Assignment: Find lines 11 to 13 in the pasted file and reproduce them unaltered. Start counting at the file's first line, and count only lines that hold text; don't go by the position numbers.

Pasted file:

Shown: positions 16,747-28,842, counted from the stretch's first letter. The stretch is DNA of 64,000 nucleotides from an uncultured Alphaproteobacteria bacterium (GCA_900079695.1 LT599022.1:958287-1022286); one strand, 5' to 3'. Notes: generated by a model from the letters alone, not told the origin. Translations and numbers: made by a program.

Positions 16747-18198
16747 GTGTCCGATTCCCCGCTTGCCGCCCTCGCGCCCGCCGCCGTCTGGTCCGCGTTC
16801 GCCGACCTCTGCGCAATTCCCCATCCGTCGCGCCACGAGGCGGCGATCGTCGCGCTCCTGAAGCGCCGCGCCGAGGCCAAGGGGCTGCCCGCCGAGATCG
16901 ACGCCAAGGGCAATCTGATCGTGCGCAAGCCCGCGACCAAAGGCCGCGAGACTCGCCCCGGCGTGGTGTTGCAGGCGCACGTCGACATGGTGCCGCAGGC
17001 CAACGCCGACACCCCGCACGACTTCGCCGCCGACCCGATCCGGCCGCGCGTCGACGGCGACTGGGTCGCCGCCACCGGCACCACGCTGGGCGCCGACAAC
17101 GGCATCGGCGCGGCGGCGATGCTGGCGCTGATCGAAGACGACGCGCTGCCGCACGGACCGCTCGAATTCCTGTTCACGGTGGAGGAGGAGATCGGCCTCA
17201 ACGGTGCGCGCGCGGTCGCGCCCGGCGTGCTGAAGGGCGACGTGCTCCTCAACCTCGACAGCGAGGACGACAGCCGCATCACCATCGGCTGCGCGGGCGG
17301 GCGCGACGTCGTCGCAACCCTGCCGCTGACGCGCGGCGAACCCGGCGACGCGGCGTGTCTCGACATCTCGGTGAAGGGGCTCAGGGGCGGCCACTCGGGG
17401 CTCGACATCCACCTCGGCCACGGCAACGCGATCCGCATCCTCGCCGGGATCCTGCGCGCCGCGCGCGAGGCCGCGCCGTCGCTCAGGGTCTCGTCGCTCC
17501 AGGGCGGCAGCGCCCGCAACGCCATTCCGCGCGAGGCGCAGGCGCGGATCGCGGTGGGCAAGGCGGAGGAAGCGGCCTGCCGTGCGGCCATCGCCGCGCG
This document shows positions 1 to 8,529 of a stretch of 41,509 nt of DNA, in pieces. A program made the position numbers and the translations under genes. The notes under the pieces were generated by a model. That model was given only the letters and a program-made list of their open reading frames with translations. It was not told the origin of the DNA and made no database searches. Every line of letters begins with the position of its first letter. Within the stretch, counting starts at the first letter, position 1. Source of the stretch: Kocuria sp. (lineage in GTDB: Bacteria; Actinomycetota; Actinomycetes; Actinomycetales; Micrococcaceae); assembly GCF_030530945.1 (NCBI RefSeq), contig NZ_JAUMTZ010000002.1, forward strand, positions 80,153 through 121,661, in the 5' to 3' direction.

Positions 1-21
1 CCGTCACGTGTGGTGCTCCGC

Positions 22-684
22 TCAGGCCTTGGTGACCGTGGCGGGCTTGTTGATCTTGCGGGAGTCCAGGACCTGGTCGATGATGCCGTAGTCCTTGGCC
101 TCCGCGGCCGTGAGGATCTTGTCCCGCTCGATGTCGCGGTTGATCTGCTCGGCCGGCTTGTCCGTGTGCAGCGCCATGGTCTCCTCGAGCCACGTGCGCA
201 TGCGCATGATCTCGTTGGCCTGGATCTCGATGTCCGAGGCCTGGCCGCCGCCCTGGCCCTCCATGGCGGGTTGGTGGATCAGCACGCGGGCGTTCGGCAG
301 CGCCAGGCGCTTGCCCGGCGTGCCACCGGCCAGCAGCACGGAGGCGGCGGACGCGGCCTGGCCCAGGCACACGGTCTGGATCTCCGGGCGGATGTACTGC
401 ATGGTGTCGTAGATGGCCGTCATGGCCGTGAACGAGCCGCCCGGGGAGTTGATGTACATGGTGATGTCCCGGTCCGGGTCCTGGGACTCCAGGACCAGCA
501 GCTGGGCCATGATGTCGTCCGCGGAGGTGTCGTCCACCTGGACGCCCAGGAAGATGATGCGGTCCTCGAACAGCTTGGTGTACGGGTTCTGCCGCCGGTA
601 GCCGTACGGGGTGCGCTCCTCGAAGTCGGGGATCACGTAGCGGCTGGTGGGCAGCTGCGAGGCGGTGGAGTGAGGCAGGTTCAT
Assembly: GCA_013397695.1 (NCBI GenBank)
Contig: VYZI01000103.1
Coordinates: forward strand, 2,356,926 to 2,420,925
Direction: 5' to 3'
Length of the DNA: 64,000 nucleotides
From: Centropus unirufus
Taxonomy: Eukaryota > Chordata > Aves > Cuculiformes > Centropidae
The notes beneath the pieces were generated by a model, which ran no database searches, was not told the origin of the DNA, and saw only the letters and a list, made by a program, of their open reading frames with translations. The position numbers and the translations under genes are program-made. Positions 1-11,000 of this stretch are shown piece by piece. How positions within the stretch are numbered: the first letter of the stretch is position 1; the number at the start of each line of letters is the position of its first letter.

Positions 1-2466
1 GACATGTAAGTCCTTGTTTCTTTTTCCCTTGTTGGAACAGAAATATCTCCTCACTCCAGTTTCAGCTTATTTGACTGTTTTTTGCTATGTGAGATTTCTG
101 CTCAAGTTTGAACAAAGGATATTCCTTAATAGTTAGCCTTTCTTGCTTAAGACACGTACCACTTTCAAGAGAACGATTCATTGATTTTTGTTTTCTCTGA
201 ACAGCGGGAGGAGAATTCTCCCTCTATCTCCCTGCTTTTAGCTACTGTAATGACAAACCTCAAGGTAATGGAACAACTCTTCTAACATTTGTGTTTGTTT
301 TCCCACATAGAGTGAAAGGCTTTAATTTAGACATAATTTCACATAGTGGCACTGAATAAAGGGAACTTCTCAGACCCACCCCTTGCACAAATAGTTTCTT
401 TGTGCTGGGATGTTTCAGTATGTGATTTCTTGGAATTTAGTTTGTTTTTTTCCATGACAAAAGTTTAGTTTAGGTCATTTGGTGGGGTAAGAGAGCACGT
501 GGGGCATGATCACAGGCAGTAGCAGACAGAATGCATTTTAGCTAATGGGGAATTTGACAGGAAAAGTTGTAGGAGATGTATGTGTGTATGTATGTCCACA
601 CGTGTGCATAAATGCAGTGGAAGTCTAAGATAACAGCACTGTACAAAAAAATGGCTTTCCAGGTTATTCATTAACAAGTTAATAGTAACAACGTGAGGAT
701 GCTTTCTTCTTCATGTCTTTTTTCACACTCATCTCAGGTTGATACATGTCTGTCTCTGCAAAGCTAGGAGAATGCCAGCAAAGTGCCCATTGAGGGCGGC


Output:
17501 AGGGCGGCAGCGCCCGCAACGCCATTCCGCGCGAGGCGCAGGCGCGGATCGCGGTGGGCAAGGCGGAGGAAGCGGCCTGCCGTGCGGCCATCGCCGCGCG
This document shows positions 1 to 8,529 of a stretch of 41,509 nt of DNA, in pieces. A program made the position numbers and the translations under genes. The notes under the pieces were generated by a model. That model was given only the letters and a program-made list of their open reading frames with translations. It was not told the origin of the DNA and made no database searches. Every line of letters begins with the position of its first letter. Within the stretch, counting starts at the first letter, position 1. Source of the stretch: Kocuria sp. (lineage in GTDB: Bacteria; Actinomycetota; Actinomycetes; Actinomycetales; Micrococcaceae); assembly GCF_030530945.1 (NCBI RefSeq), contig NZ_JAUMTZ010000002.1, forward strand, positions 80,153 through 121,661, in the 5' to 3' direction.

Positions 1-21